Studies published in the journal Gut prove that eating a Mediterranean diet for a year, boosts the types of gut bacteria linked to ‘healthy’ aging, while reducing those associated with harmful inflammation in older people.
Researchers analysed the gut microbiome of 612 people aged 65-79, before and after 12 months of either eating their usual diet, or Mediterranean which is rich in fruits, vegetables, nuts, legumes, olive oils and fish, low in red meat and saturated fats (specially tailored to older people).
The participants were either frail, on the verge of fragility or not frail at the beginning of the study, and lived in five different countries: France, Italy, Netherlands, Poland and the UK.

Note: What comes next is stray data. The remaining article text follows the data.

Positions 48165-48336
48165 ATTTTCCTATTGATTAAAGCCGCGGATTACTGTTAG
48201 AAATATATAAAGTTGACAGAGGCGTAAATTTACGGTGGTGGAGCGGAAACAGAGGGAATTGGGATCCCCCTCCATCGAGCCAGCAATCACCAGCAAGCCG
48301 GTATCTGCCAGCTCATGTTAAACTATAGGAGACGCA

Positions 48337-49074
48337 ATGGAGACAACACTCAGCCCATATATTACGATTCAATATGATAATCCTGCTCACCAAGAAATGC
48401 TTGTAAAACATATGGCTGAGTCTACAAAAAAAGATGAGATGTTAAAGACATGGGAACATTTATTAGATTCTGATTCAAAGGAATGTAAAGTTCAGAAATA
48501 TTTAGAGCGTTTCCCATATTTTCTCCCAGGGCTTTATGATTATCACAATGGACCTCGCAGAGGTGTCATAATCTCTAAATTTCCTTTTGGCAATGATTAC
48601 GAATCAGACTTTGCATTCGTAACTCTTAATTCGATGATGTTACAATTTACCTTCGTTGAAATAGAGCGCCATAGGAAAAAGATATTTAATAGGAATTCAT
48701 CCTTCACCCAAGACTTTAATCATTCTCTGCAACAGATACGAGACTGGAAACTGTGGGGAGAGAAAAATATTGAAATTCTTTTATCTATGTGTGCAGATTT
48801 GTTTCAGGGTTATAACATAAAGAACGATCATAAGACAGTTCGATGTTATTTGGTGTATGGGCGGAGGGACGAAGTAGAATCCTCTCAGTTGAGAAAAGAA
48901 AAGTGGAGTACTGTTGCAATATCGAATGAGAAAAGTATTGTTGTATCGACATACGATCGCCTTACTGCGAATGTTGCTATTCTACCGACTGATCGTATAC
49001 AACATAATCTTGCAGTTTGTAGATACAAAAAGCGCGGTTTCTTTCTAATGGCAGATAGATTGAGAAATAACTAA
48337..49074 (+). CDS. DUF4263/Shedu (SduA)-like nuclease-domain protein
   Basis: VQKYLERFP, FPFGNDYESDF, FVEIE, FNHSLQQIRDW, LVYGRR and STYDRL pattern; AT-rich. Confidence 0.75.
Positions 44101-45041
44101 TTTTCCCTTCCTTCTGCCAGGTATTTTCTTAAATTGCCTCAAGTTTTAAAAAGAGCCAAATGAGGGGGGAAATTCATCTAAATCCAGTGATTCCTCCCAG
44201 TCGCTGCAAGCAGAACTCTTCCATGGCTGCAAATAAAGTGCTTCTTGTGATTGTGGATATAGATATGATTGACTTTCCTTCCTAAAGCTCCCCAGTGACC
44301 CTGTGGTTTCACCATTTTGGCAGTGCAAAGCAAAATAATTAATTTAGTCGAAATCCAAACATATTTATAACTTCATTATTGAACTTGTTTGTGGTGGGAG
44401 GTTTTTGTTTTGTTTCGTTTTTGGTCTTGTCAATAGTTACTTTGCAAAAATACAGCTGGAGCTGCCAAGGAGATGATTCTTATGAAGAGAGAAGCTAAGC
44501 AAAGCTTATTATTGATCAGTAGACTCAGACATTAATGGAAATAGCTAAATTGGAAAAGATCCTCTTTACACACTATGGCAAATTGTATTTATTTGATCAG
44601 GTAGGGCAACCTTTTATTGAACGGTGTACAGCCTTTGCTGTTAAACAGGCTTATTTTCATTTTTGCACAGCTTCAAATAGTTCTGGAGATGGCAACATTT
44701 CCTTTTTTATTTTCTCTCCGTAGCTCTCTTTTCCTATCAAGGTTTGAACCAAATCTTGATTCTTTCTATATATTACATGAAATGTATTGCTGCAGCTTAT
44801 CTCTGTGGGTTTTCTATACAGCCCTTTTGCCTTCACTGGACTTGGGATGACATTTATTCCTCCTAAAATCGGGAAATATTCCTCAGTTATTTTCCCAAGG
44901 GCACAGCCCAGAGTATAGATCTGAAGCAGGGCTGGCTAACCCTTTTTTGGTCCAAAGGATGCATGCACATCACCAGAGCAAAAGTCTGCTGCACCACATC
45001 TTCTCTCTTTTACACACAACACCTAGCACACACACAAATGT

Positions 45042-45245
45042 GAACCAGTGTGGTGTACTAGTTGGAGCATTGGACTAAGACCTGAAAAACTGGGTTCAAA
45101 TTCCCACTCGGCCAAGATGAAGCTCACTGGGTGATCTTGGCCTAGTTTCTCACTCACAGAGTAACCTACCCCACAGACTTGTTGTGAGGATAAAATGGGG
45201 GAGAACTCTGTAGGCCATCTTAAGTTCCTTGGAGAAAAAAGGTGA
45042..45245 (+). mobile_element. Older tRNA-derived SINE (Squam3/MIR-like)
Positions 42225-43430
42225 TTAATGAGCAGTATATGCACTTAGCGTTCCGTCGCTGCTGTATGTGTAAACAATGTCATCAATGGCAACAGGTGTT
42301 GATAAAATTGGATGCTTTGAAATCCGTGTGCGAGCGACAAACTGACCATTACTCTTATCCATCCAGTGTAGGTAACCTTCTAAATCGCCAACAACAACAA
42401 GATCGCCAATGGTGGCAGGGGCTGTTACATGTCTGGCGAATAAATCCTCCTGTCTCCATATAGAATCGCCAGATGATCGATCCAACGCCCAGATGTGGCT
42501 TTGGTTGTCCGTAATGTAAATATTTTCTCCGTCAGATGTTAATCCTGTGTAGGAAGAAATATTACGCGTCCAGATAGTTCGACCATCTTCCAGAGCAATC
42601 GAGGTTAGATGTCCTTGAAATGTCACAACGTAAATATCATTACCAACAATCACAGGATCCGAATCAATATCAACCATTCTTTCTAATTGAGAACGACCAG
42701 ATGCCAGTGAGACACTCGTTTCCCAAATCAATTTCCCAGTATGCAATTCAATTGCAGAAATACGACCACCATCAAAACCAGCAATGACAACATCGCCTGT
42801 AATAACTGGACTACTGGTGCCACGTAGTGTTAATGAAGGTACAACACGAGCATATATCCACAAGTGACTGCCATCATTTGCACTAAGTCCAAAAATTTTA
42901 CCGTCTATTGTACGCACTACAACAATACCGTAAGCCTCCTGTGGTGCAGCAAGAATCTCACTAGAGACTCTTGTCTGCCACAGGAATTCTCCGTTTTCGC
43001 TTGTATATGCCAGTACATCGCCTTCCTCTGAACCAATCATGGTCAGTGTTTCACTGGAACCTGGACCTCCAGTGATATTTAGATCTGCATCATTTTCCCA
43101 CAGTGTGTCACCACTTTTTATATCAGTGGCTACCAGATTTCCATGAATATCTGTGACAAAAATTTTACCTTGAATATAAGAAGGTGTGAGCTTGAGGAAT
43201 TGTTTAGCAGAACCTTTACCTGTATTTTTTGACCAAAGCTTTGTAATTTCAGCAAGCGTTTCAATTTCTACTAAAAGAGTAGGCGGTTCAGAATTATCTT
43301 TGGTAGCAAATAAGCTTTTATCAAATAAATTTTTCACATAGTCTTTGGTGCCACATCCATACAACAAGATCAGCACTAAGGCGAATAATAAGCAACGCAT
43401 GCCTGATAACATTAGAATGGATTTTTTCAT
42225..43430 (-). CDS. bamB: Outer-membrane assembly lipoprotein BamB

Beneficial microbiome changes
Sticking to the Mediterranean diet was associated with stemming the loss of bacterial diversity; an increase in the types of bacteria previously associated with several indicators of reduced frailty, such as walking speed and hand grip strength, and improved brain function, such as memory; and with reduced production of potentially harmful inflammatory chemicals.
Microbiome changes were associated with an increase in bacteria known to produce beneficial short chain fatty acids and a decrease in bacteria involved in producing particular bile acids, overproduction of which are linked to a heightened risk of bowel cancer, insulin resistance, fatty liver and cell damage.
The changes were largely driven by an increase in dietary fibre and associated vitamins and minerals–specifically, C, B6, B9, copper, potassium, iron, manganese, and magnesium.
Despite the study showing promising microbiome changes – it’s important to keep in mind that older people may have dental problems and/or difficulty swallowing, so it may be impractical for them to eat a Mediterranean diet.